Having actually torn apart the cheap surge protectors and the really nice all metal APC surge protectors.....I prefer the metal APC branded ones mainly because of the safety that a metal box gives me versus some plastic that could smolder, overheat, and catch on fire. The insides of cheap and expensive are close to being the same, but the metal APC ones do have as good a stuff in them as they can get, unless you are willing to build your surge protectors.

    Now, let's talk reality. How are you going to protect that $1,000 variable speed pump you just bought. Check with your electrician, but I can only see if you could install a surge device in or on the sub panel by your pump and pool equipment (I am thinking in-ground or big AGP here), you could protect all your pool equipment from electical surges, again, hopefully during a lightening strike the zap if coming from the house would meet the subpanel and find it's way to your earth ground at the subpanel before zapping your equipment.

    Before doing much of anything on your own other than "plugging in" something, I would consult your local electrician.....particularly one who has done a number of pool installs.

    Bob E.

  4. Back To Top    #4

    Re: Is Surge Protection Needed?

    Quote Originally Posted by Safetybob
    For home surge protection, yes, a whole house surge protector at the entrance equipment can be looked at layer 1. Putting another plug-in surge protector on the device you want to protect is layer 2. Making sure ALL your safety grounds are working and connected to your entrance equipment is about all you can do.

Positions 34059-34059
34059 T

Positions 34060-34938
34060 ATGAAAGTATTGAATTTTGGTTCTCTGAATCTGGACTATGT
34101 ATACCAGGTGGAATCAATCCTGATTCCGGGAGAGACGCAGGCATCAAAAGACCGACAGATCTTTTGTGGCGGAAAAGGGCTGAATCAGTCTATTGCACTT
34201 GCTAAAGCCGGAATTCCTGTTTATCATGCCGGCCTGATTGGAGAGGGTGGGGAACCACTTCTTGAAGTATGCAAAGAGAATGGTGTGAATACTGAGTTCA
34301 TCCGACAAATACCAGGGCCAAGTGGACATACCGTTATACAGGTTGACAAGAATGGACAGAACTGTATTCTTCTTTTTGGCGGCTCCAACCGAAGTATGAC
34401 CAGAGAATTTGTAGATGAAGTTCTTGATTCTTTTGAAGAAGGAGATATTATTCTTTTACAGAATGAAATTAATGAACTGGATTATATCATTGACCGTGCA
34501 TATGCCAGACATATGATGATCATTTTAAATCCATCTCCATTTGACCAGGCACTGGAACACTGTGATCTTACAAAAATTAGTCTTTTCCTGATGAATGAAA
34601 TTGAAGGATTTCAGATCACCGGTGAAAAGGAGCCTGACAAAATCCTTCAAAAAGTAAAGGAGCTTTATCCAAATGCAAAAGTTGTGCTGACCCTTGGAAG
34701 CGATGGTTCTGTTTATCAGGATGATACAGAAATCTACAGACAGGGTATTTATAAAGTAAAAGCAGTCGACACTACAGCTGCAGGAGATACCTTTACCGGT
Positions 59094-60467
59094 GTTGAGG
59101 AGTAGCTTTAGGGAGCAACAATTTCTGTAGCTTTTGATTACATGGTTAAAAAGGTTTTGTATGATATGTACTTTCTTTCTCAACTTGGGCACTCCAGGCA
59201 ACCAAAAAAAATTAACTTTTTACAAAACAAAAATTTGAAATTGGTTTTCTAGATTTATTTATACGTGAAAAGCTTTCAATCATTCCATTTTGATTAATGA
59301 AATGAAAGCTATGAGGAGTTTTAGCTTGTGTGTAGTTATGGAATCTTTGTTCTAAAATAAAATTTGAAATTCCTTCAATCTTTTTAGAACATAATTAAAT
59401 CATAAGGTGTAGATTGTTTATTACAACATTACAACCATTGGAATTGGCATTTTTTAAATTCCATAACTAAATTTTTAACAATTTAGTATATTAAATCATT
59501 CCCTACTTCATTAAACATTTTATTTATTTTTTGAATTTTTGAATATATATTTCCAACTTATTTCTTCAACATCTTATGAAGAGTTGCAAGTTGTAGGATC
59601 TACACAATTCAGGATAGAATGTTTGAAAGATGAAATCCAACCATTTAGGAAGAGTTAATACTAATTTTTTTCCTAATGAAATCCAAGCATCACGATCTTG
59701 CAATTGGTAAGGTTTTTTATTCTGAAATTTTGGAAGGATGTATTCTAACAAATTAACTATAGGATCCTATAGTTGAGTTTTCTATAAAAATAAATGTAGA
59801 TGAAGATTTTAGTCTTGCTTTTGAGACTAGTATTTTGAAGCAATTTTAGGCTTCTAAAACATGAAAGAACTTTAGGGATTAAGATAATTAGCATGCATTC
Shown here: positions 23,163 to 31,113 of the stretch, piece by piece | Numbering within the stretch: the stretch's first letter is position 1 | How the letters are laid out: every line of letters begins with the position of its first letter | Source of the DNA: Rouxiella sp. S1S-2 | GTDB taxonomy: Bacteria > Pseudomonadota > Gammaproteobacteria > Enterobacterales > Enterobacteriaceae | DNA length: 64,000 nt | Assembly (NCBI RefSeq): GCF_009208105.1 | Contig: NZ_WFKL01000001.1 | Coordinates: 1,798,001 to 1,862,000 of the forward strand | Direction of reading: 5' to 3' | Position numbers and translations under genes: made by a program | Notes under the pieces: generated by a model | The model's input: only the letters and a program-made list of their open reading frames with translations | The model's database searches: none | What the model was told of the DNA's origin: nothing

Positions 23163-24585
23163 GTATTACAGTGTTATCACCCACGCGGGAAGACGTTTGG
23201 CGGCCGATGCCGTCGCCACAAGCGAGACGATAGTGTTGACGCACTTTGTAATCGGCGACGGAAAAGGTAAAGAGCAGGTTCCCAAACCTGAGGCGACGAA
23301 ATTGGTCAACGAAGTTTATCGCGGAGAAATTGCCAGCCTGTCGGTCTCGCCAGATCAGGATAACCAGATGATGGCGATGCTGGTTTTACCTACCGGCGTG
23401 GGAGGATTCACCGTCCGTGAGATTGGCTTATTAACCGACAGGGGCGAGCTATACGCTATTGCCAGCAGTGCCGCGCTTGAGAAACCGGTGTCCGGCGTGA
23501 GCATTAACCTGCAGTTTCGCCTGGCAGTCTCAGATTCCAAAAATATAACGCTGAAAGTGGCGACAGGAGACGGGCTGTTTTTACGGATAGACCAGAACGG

Layer one is not a 'whole house' protector. Each layer is not defined by a protector. Each protection layer is defined only by earth ground. Where hundreds of thousands of joules dissipate.

    A picture demonstrates what Jragan, et al inspect for layer one protection:
    Layer two is a 'whole house' protector discussed in a previous (and moved) post.

    Safety ground is irrelevant. Because of something that engineers (who do this stuff) quickly learn. If a connection from protector to earth is too long, then that connection all but does not exist. Distance to earth must be the shortest connection. Safety ground is too long, has splices, has sharp bends, and may be inside metallic conduit. Safety grounds violate some if not all such requirements. The other ground - earth ground - defines protection.

    Same concept was taught in elementary school science. Does a lightning rod protect from lightning? Of course not. A lightning rod is effective when connected short to earth. Then lightning is absorbed harmlessly.

    Same applies to every protector. When connected short to earth, then a direct lightning strike is absorbed harmlessly.

    Either a surge (utility switching, fault created by a stray car, lightning, etc) finds earth harmlessly outside. Or it finds earth destructively inside via household appliances or via a swimming pool controller. Protection or damage is always about the path to earth. Protection is always about where hundreds of thousands of joules dissipate.

    That same solution is always in every facility that cannot have damage. A 'whole house' protector even sold in Lowes and Home Depot for less than $50. A least expensive solution is the most effective. And is always found anywhere that damage cannot happen. It's not complex. But if new, then multiple rereads may be necessary.

Posting Permissions

  • You may not post new threads
  • You may not post replies
  • You may not post attachments
  • You may not edit your posts